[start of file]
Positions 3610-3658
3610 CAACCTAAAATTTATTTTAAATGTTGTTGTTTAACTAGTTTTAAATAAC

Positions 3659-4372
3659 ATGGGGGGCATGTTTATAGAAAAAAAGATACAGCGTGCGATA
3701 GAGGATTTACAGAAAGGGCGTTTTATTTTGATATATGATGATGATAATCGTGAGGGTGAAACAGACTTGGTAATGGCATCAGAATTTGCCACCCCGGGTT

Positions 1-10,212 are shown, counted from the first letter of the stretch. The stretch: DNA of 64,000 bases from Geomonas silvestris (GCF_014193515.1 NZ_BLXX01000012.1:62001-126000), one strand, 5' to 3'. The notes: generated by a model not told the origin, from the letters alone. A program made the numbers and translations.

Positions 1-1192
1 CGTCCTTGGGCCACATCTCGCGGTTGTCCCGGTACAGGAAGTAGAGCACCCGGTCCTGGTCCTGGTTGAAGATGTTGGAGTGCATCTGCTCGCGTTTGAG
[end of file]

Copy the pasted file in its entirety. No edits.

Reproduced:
Positions 3610-3658
3610 CAACCTAAAATTTATTTTAAATGTTGTTGTTTAACTAGTTTTAAATAAC

Positions 3659-4372
3659 ATGGGGGGCATGTTTATAGAAAAAAAGATACAGCGTGCGATA
3701 GAGGATTTACAGAAAGGGCGTTTTATTTTGATATATGATGATGATAATCGTGAGGGTGAAACAGACTTGGTAATGGCATCAGAATTTGCCACCCCGGGTT

Positions 1-10,212 are shown, counted from the first letter of the stretch. The stretch: DNA of 64,000 bases from Geomonas silvestris (GCF_014193515.1 NZ_BLXX01000012.1:62001-126000), one strand, 5' to 3'. The notes: generated by a model not told the origin, from the letters alone. A program made the numbers and translations.

Positions 1-1192
1 CGTCCTTGGGCCACATCTCGCGGTTGTCCCGGTACAGGAAGTAGAGCACCCGGTCCTGGTCCTGGTTGAAGATGTTGGAGTGCATCTGCTCGCGTTTGAG